Usually, we talk about what happened in the UC system last week or stories written about other UC schools in UC Roundup.

But this week, since the UC Regents met at UC Santa Barbara, we decided to take a look at what the Regents are doing—since it only affects the entire system and since they control most of the money.

*First Off…Chancellors’ Spouses Able to Use Purse*
For a long, long time, the spouses of the various chancellors of the UC system have conducted special “hostess” type events. They’ve gone around to fundraisers, they make appearances, but didn’t really get much compensation for it.

Not anymore. The Regents approved to expand the benefits of the most active of chancellors’ spouses.

Under the new policy, the top leaders’ spouses who are significantly involved in promoting the university will be reimbursed on all university-related travel and entertainment and costs associated with cell phones and other portable electronic devices. They will also be able to use a university laptop, and receive business cards, a UC parking permit, travel insurance and workers compensation coverage. They will not receive a salary.

Aw shucks. No salary? At least they get a card with the nice UC seal on it.

*No Vote on Tobacco*
The Regents postponed a vote that may have banned professors from accepting money from tobacco companies.

Instead the Regents through out the ‘C’ word—compromise.

One option would have faculty committees evaluate grant proposals for tobacco industry funding and monitor whether the research is used responsibly.

Another would let departments and other school divisions decide not to take tobacco money.

The question that UC administrators and UC faculty bring up is whether or not a ban on receiving funding from Big Tobacco is an infringement on academic freedom.

What about the public’s right to know that research done by UC isn’t being skewed by tobacco companies?

*Yaay! More Fees!*
UC professional sent a proposal to the Regents last week, asking them to change the structure of the graduate school fee policy. This would mean that there could be a substantial fee increase for UC’s graduate schools.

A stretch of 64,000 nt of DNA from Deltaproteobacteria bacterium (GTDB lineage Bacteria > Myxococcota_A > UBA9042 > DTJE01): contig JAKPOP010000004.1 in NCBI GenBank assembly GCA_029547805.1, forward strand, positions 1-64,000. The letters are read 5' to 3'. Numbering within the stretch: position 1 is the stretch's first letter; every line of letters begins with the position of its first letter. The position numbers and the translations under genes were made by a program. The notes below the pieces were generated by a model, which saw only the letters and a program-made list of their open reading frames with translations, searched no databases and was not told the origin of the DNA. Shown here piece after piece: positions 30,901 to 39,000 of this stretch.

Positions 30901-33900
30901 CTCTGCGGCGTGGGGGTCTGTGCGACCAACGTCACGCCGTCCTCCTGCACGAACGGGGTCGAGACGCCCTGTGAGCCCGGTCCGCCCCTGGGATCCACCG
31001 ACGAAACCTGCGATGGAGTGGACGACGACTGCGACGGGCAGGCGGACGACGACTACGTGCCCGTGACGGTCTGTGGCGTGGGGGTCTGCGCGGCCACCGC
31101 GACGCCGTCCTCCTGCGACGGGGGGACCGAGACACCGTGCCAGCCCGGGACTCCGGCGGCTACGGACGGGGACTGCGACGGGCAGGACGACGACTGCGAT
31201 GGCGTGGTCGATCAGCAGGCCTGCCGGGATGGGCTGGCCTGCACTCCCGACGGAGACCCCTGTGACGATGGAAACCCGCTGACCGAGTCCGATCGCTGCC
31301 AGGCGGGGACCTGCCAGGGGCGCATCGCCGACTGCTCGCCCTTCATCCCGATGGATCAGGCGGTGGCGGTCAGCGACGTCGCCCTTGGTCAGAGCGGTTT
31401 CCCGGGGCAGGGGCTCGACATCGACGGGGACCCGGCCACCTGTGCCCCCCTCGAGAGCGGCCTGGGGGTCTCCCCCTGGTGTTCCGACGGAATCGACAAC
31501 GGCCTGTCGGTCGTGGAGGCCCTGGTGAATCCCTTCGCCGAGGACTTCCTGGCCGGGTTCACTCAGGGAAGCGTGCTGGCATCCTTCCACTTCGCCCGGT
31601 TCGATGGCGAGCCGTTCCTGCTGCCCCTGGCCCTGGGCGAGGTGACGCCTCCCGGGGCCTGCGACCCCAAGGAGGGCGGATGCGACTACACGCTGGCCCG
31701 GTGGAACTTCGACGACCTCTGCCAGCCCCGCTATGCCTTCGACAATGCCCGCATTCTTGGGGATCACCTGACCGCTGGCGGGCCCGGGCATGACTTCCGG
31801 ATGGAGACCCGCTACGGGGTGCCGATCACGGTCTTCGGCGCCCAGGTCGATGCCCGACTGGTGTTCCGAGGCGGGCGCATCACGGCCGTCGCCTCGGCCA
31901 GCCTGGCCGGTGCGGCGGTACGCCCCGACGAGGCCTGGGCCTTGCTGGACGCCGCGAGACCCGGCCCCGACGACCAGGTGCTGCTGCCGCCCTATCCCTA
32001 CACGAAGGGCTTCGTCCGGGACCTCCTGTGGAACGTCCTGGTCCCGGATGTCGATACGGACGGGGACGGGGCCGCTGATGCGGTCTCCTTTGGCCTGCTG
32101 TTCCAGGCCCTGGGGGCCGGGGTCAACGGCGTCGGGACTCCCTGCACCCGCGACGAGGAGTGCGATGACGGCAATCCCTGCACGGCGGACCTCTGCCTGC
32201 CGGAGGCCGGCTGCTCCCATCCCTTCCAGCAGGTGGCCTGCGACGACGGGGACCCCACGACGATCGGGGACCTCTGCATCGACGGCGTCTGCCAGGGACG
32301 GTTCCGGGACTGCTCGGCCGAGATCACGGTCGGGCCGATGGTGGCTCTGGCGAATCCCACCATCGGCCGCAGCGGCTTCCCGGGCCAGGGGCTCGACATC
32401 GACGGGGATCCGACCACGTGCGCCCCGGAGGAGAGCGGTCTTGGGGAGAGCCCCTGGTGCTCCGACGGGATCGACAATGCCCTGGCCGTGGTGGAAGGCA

Under this new policy, fee levels would be set by each individual campus.

Haas and Boalt are asking for a huge fee increase.

UC Berkeley’s Haas School of Business and the Boalt Hall School of Law have requested the largest increases, asking for fees to be raised to $44,154 for the graduate business program in 2010-11 and $43,932 for Boalt Hall graduate students in the same year.

We, as undergraduates, always bitch and whine about fee increases, but what about the grad students? Don’t they deserve some help too? Where can they bitch?

*Regents Complain About Budget Cuts*
So, the California state legislature and not the state’s governator is looking like the bad guys when it comes to UC’s budget.

Governor Terminator promised UC a four percent increase in its budget for the upcoming fiscal year. However, the state legislature is looking to cut the budget by $2 billion. That would mean only a three percent increase in the budget, instead of the promised four percent, and a loss of about $30 million.

And if UC loses $30 million, it might mean an increase in student fees.

Regent John Moores said the proposed $30 million decrease could potentially result in a fee increase.

“Once again, the university may have to consider raising fees, as distasteful as it is,” he said.

Great. Who would have thought that we would want the Governator to win a battle against the state legislature?

But of course, the Regents have their hands tied. That letter they sent to Sacramento is the only thing they can do to stop this. Kind of sucks, huh?

UC Professional Schools Recommend Higher Fees [Daily Cal]
Regents: Proposed Budget Cuts Would Violate Compact [Daily Cal]
Traditional roles shift for college leaders’ spouses [SignOnSanDiego]
UC professional programs face steep fee hikes [SignOnSanDiego]
Compromise sought on taking tobacco money [SF Gate]



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